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(of a sound) made with the lips and soft palate, for example w.
- ‘In the Ionic of Homer's time, as well as in all other classical dialects, the labiovelar stops had developed into labials, dentals or velars.’
- ‘It would then make sense to reconstruct a corresponding set of velar and labiovelar fricatives.’
A labiovelar sound.
- ‘The second change consists of a reduction in the set of vowels subject to a co-occurrence restriction between labiovelars and labial vowels.’
- ‘Consonant contrast includes labiovelars and bilabials, as in minimal pairs like nap and na, and ol and mol, but these contrasts can be neutralized in other neighboring languages, so more study should be done on how perceptible and instrumentally verifiable the differences are.’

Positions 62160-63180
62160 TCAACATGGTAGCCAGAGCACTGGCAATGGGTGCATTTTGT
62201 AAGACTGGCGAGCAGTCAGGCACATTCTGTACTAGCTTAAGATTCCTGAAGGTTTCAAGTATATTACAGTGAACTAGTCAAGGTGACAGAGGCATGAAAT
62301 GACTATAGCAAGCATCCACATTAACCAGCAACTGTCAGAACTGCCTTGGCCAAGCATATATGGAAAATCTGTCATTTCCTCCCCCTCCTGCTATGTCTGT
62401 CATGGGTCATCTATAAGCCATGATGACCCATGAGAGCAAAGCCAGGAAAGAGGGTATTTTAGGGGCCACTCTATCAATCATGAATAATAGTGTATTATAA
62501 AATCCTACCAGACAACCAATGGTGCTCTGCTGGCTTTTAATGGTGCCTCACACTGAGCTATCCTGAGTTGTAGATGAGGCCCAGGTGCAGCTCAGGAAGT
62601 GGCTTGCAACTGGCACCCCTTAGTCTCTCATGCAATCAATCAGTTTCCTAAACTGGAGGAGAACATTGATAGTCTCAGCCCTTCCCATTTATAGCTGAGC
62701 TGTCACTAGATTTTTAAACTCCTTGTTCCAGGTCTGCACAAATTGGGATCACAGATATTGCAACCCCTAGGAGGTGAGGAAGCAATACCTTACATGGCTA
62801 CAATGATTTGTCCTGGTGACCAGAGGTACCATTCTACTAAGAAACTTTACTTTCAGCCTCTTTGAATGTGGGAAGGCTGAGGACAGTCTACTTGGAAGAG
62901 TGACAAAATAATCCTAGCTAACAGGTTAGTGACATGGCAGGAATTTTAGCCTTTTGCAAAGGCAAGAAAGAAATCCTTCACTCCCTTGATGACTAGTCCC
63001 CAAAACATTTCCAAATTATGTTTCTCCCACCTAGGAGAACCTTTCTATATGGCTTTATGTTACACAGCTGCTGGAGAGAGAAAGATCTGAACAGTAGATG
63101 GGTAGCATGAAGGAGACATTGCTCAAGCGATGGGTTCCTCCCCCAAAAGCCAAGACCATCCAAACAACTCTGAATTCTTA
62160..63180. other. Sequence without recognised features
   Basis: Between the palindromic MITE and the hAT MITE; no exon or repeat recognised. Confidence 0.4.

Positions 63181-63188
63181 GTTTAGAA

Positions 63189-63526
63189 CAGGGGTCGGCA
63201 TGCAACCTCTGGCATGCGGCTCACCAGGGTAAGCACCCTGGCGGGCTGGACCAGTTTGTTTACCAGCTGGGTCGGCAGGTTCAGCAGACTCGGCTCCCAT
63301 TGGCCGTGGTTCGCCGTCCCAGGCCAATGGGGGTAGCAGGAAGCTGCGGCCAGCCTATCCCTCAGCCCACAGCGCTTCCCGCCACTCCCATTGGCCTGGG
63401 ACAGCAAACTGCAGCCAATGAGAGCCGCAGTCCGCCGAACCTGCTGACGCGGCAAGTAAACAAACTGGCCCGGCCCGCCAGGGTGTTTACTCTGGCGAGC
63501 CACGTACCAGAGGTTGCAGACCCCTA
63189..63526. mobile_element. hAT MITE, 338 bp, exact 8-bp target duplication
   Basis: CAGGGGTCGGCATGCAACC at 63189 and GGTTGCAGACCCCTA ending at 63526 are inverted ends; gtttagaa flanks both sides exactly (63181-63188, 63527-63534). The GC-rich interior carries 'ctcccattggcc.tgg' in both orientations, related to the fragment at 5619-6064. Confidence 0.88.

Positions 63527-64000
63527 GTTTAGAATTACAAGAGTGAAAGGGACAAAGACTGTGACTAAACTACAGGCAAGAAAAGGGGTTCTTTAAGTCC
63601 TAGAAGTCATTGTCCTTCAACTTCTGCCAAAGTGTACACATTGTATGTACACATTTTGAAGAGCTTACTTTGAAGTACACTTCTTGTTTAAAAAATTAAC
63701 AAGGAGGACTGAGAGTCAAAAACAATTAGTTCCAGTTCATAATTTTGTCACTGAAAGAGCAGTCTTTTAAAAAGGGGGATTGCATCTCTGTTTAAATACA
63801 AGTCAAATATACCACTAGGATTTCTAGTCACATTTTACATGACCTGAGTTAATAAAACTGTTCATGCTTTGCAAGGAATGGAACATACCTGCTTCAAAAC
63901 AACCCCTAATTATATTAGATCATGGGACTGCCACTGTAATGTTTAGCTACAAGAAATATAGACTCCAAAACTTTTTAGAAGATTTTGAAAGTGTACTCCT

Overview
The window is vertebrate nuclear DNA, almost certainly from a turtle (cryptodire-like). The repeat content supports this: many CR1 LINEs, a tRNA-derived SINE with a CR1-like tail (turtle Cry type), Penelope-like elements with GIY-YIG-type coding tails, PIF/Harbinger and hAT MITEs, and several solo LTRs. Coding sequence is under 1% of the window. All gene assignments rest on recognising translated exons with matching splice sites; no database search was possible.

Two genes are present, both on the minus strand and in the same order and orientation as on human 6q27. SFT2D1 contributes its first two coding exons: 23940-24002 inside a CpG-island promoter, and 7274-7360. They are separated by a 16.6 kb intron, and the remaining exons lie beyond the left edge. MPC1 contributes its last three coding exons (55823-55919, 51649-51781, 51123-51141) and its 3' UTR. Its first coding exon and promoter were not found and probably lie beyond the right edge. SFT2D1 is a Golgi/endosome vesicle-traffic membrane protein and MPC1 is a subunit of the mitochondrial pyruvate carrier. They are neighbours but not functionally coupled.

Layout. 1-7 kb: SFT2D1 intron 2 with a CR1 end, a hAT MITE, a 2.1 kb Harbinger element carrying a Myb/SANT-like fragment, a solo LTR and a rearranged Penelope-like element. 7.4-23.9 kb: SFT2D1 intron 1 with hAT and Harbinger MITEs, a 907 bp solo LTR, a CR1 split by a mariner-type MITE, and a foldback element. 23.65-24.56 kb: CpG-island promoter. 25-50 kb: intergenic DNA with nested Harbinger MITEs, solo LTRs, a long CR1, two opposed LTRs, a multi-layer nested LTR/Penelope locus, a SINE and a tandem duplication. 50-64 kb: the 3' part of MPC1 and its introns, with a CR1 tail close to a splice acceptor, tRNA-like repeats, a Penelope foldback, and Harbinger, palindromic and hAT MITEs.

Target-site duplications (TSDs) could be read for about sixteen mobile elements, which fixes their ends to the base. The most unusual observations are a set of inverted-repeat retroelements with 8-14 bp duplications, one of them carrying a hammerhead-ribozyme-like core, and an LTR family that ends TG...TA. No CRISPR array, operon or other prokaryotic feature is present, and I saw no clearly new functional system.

- ‘In the Classical mode, they contain dentals, labials, velars, and labiovelars, respectively.’
- ‘B then goes on to summarize the unique linguistic characteristics of African languages, from clicks to labiovelars to ATR vowel harmony, noun class systems, serial verb constructions, etc.’
- ‘A third series is well attested, the labiovelars, which combine the velar with a labial element (represented by the superscripted w).’
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